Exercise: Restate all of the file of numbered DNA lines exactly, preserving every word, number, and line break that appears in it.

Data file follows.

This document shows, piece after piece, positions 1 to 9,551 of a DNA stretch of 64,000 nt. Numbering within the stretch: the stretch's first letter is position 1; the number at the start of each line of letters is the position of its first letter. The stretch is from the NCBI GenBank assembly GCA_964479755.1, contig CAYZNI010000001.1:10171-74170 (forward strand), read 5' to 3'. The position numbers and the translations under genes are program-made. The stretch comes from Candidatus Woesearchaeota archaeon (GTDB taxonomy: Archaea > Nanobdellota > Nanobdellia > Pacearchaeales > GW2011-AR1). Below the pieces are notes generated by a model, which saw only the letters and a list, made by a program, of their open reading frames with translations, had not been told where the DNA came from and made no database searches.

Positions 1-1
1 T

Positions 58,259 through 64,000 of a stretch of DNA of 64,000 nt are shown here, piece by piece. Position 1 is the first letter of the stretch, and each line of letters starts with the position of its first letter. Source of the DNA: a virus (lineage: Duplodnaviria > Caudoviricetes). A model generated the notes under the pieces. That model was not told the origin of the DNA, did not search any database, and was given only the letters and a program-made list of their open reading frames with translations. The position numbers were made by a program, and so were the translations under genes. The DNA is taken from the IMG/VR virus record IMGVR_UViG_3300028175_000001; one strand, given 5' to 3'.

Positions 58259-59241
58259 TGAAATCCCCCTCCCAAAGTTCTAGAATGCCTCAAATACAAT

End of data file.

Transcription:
This document shows, piece after piece, positions 1 to 9,551 of a DNA stretch of 64,000 nt. Numbering within the stretch: the stretch's first letter is position 1; the number at the start of each line of letters is the position of its first letter. The stretch is from the NCBI GenBank assembly GCA_964479755.1, contig CAYZNI010000001.1:10171-74170 (forward strand), read 5' to 3'. The position numbers and the translations under genes are program-made. The stretch comes from Candidatus Woesearchaeota archaeon (GTDB taxonomy: Archaea > Nanobdellota > Nanobdellia > Pacearchaeales > GW2011-AR1). Below the pieces are notes generated by a model, which saw only the letters and a list, made by a program, of their open reading frames with translations, had not been told where the DNA came from and made no database searches.

Positions 1-1
1 T

Positions 58,259 through 64,000 of a stretch of DNA of 64,000 nt are shown here, piece by piece. Position 1 is the first letter of the stretch, and each line of letters starts with the position of its first letter. Source of the DNA: a virus (lineage: Duplodnaviria > Caudoviricetes). A model generated the notes under the pieces. That model was not told the origin of the DNA, did not search any database, and was given only the letters and a program-made list of their open reading frames with translations. The position numbers were made by a program, and so were the translations under genes. The DNA is taken from the IMG/VR virus record IMGVR_UViG_3300028175_000001; one strand, given 5' to 3'.

Positions 58259-59241
58259 TGAAATCCCCCTCCCAAAGTTCTAGAATGCCTCAAATACAAT